As someone who loves games like Portal and The Witness, The Turing Test definitely scratched that familiar puzzle itch, even if it fails to scratch more than the surface of most of its ideas. Its mechanics are solid but largely unoriginal, and its themes and world-building are genuinely great. And while it never reaches the originality and heights of its inspirations, it still manages to deliver an interesting world with one heck of a twist.
A playful examination of the relationship between human and machine, and a focused, entertaining puzzler.
The comparisons to Portal are many, and obviously intentional, but this smart and ambitious first person puzzler is no mere clone.
It succeeds in both its puzzles and story, and emerges as one of the nicest surprises of the year
It’s easy to say that The Turing Test gets a passing grade. Lots of thought has clearly gone into how the story plays out, while the puzzles are designed to teach the player without overtly telling you how a new gameplay mechanic works. Little details at the end of each zone and side puzzle flesh out just what’s going on, while the puzzles will test your logical thinking. It’s not without its flaws, but it’s certainly worth a look at for those wanting to scratch that First Person Puzzle itch.
The mechanics are fun and narration is interesting, but the puzzle design is quite basic and the end result is a fun but limited puzzle game.
Review in Italian | Read full review
A steady puzzle game elevated by its story and mystery that's never quite original enough to stand out.
The Turing Test can be quite accurately described as Portal meets Soma, exploring similar ideas of AI and selfhood. The trouble is, I suppose, that both those games did each aspect better.
It’s definitely bloated, needing a brutal hand to strip out a few dozen of the weaker puzzles. Because in there are challenges that are not only good, but sometimes great. Really satisfying to solve. It’s that they’re too frequently diluted down by a series of chambers far more entertaining for the brief banter between TOM and Ava at the start than the process of completion. As such, it falls a good distance short of the two mighty games it emulates.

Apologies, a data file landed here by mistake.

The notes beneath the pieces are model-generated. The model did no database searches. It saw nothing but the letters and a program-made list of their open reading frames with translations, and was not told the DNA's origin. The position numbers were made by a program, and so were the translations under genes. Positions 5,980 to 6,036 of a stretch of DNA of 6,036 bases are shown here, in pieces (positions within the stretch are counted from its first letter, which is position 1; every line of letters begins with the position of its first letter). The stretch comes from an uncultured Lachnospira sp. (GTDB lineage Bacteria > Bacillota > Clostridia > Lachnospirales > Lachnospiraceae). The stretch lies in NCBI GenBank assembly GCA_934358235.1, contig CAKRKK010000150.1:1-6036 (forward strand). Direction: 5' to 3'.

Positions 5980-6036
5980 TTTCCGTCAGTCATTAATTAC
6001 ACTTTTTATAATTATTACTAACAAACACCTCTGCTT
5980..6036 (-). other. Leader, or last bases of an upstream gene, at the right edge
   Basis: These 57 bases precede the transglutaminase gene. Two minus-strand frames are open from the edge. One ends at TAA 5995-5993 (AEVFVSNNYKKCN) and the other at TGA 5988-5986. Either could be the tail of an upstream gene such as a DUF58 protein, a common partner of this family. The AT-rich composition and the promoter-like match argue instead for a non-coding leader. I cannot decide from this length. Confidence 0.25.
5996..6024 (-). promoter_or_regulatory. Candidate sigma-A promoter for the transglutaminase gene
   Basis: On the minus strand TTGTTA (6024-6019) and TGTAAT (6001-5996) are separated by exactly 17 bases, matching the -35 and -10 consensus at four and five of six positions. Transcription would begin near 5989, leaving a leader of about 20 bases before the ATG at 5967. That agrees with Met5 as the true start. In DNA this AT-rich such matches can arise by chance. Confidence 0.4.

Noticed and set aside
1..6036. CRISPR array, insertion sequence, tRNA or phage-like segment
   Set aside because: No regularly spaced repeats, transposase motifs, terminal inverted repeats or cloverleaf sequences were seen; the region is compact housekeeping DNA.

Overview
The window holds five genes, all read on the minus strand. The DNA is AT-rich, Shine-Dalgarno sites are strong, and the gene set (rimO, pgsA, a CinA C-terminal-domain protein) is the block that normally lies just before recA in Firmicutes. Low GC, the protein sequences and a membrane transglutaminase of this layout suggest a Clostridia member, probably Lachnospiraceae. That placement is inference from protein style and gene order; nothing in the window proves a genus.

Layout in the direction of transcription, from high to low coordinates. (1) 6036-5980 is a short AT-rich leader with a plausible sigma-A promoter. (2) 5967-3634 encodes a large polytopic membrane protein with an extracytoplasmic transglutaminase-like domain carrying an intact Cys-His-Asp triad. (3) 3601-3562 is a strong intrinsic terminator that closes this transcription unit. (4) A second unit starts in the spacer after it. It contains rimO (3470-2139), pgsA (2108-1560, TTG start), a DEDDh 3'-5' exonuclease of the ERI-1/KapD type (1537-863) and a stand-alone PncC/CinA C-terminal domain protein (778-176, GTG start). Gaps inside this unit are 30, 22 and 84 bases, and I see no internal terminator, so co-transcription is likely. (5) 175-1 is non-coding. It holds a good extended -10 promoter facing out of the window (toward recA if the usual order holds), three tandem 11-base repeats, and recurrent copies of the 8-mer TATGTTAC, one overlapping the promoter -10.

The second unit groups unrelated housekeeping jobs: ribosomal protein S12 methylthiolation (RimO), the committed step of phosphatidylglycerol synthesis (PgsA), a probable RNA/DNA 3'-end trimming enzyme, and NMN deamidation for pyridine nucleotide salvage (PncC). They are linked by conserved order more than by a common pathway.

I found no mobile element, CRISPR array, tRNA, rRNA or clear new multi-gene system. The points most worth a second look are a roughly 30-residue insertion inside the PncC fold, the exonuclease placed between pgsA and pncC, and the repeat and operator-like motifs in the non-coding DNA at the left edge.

The Turing Test is both a thoughtful meditation on the implications of artificial intelligence, and a competent first person puzzler. Its systems are clever, its graphics make for unambiguous play, and its mechanical focus on logic is satisfying. Structural and pacing issues are certainly present, but they aren't egregious enough to meaningfully detract from the experience.
At first I was rolling my eyes at a blatant rip off of other fantastic games, but by the end I realized this is a great game in its own right.
The Turing Test delivers not just a worthwhile game but an amazing story that will sit with you long after the credits.
A solid but not excellent puzzle game. The Turing Test is a nice title, with interesting puzzles and an enigmatic story. Some rooms are complex and compelling, but at the end of the adventure truly memorable puzzles will be less than expected.